When Mayor Luttrell presented the county budget to the County Commission, he proposed a 6 cent property tax increase to fund both education and county services because of a loss in property tax revinue (from declining property values) that we as a county experienced this year. This tax rate would generate 20 million additional dollars to help with the 35 million dollar deficit that the school system currently has. Originally starting at a 154 million dollar deficit (because of lower state funding levels, the Achievement School District taking district schools, charter schools, and lower enrollment rates), the school board tirelessly worked on their budget (which is 75 million dollars less than the two districts’ budgets last year) to bring the deficit down and presented it for approval from the County Commission. The Commission approved the budget but then had to set the county tax rate in order to fund it. This tax rate would fund the education budget as well and the county budget, which includes the sheriff’s department, The Med, libraries, parks, and homeless services, among many other things. We advocated on behalf of the 6 cents so that the school system would not have to sustain any additional cuts into essential services, which Supt. Hopson stated would happen if they had to cut further. The tax rate requires three readings to get adopted and in the third and final reading, it failed. That forced an additional reading that occured July 21st.

Stand’s Role

After weeks of advocating, we watched the third reading of the tax rate fail despite our efforts. We presented to the Commission 1,600 signatures from constituents across the county, turned out and spoke at every meeting, and still it did not pass. In the face of that defeat, we could have given up- but we didn’t. Knowing what this would mean for our schools, we dusted ourselves off, rallied together, and fought to ensure that the school budget would not have to sustain any additional cuts. We knew that the final July 21st reading would be a make-or-break moment for our school system and we wanted to do everything possible to win for our kids. We went deep into neighborhoods (specifically in the swing vote districts of Commissioner Ford and Commissioner Harvey) asking door to door for people to call the County Commission in support of the tax, called our members, and raised awareness in order to inspire people to act, and people did!  The result :130 phone calls, 30 hand-written letters, and 1,600 petition signatures. Over 100 members showed up over the span of  the 4 meetings with several acting as speakers.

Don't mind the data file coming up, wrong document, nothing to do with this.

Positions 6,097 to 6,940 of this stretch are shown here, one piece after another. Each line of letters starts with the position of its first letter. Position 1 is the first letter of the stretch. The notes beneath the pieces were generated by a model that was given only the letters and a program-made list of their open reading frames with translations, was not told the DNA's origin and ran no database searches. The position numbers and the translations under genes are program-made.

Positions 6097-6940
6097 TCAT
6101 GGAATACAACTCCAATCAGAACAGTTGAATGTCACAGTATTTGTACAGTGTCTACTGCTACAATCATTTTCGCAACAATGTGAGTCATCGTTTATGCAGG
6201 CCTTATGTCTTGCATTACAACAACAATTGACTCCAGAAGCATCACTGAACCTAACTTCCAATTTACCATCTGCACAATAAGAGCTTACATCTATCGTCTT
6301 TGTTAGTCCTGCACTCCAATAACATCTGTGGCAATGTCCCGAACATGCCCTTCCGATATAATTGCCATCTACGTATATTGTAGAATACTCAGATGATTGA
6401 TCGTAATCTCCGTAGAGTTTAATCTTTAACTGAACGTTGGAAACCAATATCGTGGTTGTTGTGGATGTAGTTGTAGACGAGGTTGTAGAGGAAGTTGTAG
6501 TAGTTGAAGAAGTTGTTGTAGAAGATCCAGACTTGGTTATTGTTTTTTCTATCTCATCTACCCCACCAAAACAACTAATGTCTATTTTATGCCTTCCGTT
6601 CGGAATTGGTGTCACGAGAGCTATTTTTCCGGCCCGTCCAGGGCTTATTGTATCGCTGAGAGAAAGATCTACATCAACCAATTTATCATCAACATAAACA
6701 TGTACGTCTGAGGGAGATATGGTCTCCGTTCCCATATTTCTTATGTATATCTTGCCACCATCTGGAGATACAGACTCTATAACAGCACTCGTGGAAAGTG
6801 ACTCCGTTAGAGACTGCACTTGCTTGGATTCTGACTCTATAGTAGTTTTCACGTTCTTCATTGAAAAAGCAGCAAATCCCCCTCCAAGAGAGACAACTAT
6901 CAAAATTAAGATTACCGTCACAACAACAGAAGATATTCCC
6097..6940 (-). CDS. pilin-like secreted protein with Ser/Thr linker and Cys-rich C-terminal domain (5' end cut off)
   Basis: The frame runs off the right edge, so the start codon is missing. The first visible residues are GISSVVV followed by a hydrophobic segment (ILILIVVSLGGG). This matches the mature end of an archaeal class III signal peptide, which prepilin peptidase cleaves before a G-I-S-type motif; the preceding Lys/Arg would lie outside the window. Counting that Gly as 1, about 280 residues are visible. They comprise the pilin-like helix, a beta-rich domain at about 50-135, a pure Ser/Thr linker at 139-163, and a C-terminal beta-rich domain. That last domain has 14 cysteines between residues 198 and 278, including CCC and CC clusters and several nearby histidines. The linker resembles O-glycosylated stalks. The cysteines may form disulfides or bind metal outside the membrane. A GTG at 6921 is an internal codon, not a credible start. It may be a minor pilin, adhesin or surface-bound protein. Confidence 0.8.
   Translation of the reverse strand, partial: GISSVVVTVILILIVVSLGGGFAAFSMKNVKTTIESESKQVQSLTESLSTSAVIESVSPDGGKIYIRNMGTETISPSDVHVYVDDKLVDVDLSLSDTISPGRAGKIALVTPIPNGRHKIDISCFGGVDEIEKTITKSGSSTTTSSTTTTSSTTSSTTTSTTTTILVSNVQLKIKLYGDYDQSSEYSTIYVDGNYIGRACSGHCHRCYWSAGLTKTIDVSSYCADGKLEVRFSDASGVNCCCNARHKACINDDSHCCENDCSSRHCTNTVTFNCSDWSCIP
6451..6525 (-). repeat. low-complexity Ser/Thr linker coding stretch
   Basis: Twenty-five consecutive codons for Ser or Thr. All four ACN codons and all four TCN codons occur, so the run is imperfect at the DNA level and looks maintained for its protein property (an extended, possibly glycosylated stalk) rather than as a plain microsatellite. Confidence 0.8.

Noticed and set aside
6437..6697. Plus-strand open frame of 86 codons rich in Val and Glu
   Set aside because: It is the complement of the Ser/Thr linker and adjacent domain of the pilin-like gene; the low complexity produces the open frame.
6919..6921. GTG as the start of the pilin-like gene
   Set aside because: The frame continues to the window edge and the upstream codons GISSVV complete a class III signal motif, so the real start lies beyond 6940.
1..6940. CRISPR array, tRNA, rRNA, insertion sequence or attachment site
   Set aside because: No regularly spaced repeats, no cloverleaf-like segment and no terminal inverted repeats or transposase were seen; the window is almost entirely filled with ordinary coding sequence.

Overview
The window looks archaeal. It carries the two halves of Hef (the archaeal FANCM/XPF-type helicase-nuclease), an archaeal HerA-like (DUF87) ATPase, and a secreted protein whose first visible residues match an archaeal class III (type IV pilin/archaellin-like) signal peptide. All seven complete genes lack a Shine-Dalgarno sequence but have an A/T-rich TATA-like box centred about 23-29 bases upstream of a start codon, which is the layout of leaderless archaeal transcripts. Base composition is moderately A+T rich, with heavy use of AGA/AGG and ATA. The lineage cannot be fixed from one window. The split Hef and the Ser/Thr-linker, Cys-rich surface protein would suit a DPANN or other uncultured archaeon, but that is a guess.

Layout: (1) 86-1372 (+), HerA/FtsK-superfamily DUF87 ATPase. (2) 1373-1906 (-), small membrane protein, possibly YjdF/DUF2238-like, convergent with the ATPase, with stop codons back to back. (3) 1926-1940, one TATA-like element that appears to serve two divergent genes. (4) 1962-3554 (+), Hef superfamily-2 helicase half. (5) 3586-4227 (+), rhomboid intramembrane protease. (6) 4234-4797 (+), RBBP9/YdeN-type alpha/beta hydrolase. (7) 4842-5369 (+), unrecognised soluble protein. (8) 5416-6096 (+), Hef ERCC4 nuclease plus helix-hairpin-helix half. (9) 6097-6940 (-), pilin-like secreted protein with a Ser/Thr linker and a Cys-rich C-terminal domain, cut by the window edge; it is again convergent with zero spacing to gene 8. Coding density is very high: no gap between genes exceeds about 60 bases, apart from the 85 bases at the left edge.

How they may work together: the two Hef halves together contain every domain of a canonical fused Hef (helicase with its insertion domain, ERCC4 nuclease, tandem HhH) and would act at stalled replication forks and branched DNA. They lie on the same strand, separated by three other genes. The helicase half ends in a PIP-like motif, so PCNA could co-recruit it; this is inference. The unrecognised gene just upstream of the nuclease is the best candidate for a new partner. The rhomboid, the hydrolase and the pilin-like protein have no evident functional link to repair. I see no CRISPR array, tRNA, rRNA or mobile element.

The Win

On July 21st, we were able to ensure that teachers and students get the resources they need this school year. In a 7-5 vote, the tax rate passed! Commissioner Ford, who voted no for the tax on the last reading, changed his vote and cited that he was “supportive of schools” and always has been. He later cited our efforts as important in this process stating, “They did a wonderful job in continuing to participate in the Democracy of the county.” We were pleased that the commissioner listened to the folks that called and wrote him and served as a steward for his community’s wishes.

Because of this our school system will not have to make budget cuts that directly impact our classrooms- like raising class sizes, laying off teaching and support staff, or cutting critical learning opportunities.

We want to say thank you to everyone who took a moment to call the County Commission, sign a petition, and send an email or a letter- your voice was critical in helping our elected officials understand that this was an investment our community wanted to make. We want to extend our gratitute to Mayor Luttrell for proposing the tax increase and Commissioners Brooks, Burgess, Ritz, Chism, Bailey, Ford and especially Mulroy for their support and for their willingness to listen to their constituents.Together we were able to ensure that our schools will have sufficient resources for our children.

As Margaret Mead said, “Never doubt that a small group of thoughtful, committed citizens can change the world. Indeed, it is the only thing that ever has.”

*Yalonda M. James, Commercial Appeal